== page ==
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Household Safety Increasingly Important During COVID-19

Published in Pediatrics, For the Health of It Author: Geri Jacobson,MD

Stay-at-home orders and distance learning have us all spending more time at home with our families. This change has some positive impacts during these uncertain times, but it also comes with new challenges. For families with young children, home safety is increasingly more important.

The Centers for Disease Control and Prevention (CDC) reports that cleaner and disinfectant exposures have increased by 20 percent compared to past years with a sharp spike at the beginning of March 2020. While all age groups were affected, a large percentage of calls involved children younger than 5 years old.

To help prevent dangerous situations with household chemicals and medications, here are a few tips for families:

Household chemicals:

  • Be aware of household items that can be dangerous if swallowed by young children. Treat these no differently than how you store medications. These include:
    • Bleaches
    • Disinfectants
    • Hand sanitizers
  • Since more families are using household cleaners and disinfectants more often, they also may be using them improperly at a higher rate. Make sure to:
    • Read and follow directions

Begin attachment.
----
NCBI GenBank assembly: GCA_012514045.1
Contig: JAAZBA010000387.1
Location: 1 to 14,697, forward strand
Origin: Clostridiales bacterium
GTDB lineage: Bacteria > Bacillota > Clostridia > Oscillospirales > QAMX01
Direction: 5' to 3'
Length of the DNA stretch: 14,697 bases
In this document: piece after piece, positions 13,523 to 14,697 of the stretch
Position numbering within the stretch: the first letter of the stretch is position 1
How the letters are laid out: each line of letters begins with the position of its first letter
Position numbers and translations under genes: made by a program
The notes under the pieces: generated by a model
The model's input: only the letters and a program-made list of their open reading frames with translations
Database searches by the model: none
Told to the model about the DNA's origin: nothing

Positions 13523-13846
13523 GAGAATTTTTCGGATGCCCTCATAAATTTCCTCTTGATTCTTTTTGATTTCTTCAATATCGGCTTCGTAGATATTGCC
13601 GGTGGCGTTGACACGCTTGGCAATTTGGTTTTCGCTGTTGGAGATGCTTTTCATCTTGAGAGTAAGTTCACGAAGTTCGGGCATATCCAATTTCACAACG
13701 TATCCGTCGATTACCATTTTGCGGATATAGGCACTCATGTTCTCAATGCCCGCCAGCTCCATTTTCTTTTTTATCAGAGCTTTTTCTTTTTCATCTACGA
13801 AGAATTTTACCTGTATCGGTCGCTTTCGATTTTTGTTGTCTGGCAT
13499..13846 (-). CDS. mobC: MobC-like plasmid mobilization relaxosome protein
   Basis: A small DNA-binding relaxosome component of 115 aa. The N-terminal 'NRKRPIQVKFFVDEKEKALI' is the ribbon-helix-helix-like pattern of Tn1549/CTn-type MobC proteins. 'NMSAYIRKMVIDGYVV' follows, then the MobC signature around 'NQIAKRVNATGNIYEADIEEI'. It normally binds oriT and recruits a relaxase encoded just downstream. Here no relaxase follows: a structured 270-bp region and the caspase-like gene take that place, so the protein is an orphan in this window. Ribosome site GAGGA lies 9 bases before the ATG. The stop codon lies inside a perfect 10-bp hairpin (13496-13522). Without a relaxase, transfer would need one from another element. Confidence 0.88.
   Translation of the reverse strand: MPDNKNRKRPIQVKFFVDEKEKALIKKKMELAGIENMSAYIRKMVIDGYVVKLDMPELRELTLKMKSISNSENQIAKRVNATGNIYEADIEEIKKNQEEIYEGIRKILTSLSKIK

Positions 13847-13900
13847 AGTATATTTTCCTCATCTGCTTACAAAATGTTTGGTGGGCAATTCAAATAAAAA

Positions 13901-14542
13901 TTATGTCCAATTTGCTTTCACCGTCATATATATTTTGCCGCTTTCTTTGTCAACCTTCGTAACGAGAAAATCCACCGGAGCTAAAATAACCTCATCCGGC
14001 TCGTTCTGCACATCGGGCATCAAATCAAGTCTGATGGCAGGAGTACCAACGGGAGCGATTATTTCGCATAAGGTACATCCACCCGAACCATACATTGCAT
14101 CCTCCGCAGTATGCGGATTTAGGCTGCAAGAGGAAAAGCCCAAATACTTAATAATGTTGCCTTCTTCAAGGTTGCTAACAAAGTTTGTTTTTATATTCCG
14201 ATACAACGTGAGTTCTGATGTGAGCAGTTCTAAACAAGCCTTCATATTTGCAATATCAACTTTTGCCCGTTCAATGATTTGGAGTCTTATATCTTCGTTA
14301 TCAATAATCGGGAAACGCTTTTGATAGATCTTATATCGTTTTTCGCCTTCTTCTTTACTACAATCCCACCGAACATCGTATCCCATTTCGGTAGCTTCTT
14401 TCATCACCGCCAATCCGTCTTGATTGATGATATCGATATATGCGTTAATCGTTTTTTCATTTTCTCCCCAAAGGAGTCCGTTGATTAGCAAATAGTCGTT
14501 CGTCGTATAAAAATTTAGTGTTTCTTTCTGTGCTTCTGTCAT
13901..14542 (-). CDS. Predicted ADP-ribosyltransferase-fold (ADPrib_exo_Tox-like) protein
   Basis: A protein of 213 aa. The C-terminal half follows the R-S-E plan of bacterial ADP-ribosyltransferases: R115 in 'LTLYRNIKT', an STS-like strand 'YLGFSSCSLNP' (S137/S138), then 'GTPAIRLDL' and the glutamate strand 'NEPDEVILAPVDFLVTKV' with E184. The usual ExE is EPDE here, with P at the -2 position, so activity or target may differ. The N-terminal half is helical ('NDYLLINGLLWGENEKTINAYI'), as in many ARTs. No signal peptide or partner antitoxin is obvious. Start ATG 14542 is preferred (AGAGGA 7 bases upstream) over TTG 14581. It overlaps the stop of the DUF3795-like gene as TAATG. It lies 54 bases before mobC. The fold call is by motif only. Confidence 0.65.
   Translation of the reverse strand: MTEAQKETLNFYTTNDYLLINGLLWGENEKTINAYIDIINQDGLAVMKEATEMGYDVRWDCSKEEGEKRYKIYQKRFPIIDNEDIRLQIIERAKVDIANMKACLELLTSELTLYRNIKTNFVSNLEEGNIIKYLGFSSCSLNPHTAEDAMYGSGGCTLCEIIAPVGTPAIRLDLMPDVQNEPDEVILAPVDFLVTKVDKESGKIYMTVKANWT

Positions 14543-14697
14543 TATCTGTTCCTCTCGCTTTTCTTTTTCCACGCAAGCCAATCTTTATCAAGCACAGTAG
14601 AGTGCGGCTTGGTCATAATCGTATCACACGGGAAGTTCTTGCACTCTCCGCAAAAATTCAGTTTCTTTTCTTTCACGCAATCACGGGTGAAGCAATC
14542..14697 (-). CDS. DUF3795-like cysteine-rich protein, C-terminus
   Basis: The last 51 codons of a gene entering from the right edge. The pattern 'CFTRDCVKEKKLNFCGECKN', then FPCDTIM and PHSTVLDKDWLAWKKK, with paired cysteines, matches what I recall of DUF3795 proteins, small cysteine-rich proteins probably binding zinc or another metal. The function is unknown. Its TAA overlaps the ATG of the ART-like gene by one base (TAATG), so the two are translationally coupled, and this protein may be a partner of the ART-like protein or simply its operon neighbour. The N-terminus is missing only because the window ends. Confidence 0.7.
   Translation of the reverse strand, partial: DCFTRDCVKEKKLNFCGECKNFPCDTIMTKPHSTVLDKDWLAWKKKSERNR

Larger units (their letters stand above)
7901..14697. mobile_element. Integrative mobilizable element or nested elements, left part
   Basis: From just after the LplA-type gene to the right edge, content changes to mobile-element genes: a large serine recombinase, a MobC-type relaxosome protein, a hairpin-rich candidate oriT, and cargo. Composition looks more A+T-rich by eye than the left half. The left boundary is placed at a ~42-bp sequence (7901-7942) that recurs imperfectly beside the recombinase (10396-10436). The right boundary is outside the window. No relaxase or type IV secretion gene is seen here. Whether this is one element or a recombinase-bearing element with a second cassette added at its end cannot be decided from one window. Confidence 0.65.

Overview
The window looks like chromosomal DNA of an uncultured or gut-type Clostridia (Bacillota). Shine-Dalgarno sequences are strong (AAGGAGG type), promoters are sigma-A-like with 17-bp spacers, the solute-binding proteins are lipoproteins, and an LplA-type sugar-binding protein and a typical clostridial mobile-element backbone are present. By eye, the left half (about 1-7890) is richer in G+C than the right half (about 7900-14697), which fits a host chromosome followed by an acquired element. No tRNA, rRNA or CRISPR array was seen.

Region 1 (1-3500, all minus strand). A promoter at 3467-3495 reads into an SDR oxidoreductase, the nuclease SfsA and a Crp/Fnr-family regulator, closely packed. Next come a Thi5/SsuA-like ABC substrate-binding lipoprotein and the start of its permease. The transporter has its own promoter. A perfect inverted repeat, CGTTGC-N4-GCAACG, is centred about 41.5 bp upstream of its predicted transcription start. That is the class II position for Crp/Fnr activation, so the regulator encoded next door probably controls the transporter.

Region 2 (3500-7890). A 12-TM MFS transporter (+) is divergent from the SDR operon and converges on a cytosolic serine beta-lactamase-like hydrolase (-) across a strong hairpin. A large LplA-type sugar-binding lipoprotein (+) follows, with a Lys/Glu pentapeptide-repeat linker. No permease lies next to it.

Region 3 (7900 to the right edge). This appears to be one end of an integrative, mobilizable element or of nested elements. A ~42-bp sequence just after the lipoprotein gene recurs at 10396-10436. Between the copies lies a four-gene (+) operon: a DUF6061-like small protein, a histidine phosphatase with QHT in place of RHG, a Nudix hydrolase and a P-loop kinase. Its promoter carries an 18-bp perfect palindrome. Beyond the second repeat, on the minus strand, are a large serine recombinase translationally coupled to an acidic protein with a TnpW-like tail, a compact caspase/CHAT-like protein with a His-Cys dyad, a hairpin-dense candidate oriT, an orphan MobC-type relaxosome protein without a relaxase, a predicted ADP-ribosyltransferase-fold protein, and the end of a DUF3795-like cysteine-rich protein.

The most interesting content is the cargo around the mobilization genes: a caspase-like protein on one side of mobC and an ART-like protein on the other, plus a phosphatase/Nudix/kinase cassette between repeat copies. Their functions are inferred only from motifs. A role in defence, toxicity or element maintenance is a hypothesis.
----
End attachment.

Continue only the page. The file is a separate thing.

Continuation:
• Avoid mixing chemical products
    • Wear eye or skin protection
    • Use in a ventilated area


  • Always keep medicines stored out of reach AND sight — every time. Store it in a cabinet above the height of a counter. Securing this cabinet with a childproof lock is also a good, additional safety measure.
  • Don’t allow yourself or others in your home to keep medications in a handy location, such as a bedside or in a purse. The risk of it being discovered is too great.
  • Keep your medications in their original child-resistant packaging. But remember that child-resistant doesn’t mean child-proof and you shouldn’t store your medications less safely as a result.
  • Be attentive. If you are taking your medication and you get distracted by your phone or someone at the door — be sure to bring it with you. Don’t leave it out.
  • The Poison Help Hotline is 1-800-222-1222. Store this number in your phone and in a prominent location at home in case an emergency should arise.

NOTE: Special thanks to the CDC for some of this helpful information to protect our families during the COVID-10 pandemic.